- Xcode developer command line tools – you can install them by using the menus within Xcode: XCode -> Preferences -> Downloads -> Components
- mercurial (hg)
Setting up a Linux build configuration is fairly straightforward. These build instructions were used for Ubuntu 16.04.
First, run the following command to install all the required development packages:
TODO: verify and update this (I think many are unused)
sudo apt-get update sudo apt-get install ksh bison flex gperf libasound2-dev libgl1-mesa-dev \ libgstreamer0.10-dev libgstreamer-plugins-base0.10-dev libjpeg-dev \ libpng-dev libx11-dev libxml2-dev libxslt1-dev libxt-dev \ libxxf86vm-dev pkg-config x11proto-core-dev \ x11proto-xf86vidmode-dev libavcodec-dev mercurial \
libgtk2.0-dev libgtk-3-dev \ libxtst-dev libudev-dev libavformat-dev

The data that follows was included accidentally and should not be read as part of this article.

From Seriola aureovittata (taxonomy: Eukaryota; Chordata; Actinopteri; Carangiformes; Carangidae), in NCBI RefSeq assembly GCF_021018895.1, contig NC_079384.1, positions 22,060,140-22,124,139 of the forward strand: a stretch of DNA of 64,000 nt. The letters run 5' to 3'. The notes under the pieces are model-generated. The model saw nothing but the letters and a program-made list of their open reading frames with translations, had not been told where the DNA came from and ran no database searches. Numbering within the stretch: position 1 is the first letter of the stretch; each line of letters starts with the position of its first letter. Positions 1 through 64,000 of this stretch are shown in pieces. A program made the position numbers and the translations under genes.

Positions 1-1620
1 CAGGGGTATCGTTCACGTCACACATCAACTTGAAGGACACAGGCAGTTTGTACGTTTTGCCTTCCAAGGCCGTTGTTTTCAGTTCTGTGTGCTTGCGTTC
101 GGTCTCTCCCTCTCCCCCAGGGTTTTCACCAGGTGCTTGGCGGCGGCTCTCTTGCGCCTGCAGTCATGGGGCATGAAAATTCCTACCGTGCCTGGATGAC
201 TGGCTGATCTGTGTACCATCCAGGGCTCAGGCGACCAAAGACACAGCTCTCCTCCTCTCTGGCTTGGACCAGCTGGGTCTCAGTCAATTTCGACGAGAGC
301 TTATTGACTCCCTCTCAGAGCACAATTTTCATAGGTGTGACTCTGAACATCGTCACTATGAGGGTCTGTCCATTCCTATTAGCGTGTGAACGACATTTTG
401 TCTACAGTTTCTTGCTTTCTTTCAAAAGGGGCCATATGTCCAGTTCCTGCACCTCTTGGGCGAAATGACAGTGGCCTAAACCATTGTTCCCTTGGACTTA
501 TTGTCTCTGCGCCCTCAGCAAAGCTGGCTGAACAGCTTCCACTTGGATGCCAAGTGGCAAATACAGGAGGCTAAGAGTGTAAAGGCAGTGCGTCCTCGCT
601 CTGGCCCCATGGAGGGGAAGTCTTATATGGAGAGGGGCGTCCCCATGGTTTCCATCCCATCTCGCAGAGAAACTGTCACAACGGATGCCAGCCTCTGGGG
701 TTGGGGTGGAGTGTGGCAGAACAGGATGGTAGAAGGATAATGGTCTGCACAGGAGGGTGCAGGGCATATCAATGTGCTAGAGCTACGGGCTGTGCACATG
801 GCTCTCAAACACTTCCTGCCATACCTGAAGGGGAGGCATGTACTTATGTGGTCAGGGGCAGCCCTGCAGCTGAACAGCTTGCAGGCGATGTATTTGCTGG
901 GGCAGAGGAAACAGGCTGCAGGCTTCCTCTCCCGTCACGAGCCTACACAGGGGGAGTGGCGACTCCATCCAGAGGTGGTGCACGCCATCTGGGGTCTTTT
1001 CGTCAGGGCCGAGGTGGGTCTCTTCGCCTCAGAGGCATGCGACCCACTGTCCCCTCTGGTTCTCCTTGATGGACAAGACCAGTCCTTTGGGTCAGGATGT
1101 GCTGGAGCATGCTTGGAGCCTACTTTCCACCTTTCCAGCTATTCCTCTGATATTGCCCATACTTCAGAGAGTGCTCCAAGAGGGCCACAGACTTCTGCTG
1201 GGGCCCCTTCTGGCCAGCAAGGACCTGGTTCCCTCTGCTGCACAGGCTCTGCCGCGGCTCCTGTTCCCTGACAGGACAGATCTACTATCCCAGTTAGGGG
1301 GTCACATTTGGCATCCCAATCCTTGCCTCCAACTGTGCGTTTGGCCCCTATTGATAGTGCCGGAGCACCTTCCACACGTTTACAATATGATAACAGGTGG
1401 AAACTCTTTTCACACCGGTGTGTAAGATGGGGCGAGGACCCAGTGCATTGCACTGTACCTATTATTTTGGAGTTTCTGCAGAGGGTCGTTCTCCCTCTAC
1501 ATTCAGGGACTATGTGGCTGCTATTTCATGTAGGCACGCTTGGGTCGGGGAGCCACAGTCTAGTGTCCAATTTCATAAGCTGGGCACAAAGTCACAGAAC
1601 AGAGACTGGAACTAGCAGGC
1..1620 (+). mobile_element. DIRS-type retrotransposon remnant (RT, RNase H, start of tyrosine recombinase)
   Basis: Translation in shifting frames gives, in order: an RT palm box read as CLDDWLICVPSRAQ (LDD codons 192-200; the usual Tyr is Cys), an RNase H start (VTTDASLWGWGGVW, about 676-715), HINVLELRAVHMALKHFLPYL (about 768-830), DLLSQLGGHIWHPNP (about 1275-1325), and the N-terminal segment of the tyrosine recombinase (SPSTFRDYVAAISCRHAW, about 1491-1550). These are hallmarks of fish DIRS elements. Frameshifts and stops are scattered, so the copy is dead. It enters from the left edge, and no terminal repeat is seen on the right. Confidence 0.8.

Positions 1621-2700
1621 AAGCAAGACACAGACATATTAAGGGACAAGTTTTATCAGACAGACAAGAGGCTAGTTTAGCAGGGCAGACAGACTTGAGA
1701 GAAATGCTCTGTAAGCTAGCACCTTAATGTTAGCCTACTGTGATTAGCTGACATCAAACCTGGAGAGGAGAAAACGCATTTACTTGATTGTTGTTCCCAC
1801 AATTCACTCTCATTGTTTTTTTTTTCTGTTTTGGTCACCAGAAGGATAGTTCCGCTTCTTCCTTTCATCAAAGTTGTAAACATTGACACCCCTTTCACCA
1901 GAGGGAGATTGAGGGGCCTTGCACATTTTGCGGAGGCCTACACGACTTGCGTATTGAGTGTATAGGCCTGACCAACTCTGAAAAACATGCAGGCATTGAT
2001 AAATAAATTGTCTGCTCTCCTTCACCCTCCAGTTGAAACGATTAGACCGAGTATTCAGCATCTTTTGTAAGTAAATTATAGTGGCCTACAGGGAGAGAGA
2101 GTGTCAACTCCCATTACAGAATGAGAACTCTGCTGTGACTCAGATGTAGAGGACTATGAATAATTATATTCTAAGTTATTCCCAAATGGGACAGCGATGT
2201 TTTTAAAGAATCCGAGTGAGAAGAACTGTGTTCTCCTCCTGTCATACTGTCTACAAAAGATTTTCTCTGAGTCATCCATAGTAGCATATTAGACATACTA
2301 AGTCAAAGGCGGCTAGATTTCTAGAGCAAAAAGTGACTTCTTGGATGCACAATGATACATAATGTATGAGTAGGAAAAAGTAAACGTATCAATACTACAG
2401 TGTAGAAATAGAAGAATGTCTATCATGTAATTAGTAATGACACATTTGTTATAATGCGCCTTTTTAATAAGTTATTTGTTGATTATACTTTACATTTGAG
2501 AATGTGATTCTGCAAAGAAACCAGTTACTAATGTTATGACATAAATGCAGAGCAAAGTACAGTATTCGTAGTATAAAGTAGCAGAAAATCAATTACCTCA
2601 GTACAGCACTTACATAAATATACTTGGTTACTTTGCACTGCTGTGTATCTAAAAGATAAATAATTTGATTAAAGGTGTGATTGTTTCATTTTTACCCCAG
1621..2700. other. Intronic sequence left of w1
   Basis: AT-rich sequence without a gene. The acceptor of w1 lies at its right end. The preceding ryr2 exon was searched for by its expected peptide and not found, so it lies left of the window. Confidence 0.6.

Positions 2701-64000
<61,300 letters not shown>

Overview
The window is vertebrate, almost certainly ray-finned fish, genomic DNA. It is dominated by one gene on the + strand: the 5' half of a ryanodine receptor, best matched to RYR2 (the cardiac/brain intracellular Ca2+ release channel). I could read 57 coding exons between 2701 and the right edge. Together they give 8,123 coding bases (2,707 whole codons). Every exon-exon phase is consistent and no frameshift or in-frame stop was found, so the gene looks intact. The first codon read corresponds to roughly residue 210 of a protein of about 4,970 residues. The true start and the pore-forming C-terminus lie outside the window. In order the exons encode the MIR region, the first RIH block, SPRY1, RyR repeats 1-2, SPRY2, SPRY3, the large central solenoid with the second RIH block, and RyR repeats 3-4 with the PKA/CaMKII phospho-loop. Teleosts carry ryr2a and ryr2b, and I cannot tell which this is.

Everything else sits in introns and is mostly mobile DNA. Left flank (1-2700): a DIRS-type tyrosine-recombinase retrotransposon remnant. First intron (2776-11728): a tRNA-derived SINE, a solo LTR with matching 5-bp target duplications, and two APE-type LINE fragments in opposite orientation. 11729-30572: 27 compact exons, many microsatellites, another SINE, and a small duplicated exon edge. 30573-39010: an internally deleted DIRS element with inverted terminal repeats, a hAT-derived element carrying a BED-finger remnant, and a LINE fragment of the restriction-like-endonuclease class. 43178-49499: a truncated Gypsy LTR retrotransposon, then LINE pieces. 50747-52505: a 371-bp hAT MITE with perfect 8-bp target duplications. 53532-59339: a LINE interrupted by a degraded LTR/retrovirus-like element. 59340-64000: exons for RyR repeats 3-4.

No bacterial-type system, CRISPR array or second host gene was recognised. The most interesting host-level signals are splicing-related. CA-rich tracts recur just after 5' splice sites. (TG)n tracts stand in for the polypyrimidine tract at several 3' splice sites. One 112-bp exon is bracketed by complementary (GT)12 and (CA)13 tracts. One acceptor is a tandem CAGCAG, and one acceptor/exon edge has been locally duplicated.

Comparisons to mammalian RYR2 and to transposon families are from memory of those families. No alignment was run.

- Cmake 3.8.2 or later, available from the Cmake download site
With Ubuntu 16, the The following should satisfy the requirements (but check the version of cmake) :
sudo apt-get install cmake rubybison flex gperf ruby
Oracle Enterprise Linux 7 and Fedora 21
We use Oracle Linux 7 to build the javafx.* modules that we ship with the Oracle JDK releases. Here are the packages you will need:
TODO: verify and update this
yum install mercurial bison flex gperf ksh pkgconfig \
libpng12-devel libjpeg-devel libxml2-devel \
libxslt-devel systemd-devel glib2-devel gtk2-devel \
libXtst-devel pango-devel freetype-devel
JDK 9.x or JDK 10 EA (build 35 or later)
Download and install the current early access from JDK9 Early Access Download. This version will be used for testing clients and for unit test runs. (And eventually for compilation). Current minimun is build 148 (check with java -version). Note that this version will change as we move closer to the release.JDK 9 or later to use as the boot JDK to build and test OpenJFX. We recommend either JDK 9.0.1 or a recent JDK 10 Early Access build.
OpenJFX, as with OpenJDK, uses Mercurial as the source control system. You must install some support for using Mercurial. Many (if not all) IDEs include built in support, although the tooling is generally not as good as you might get from a standalone tool.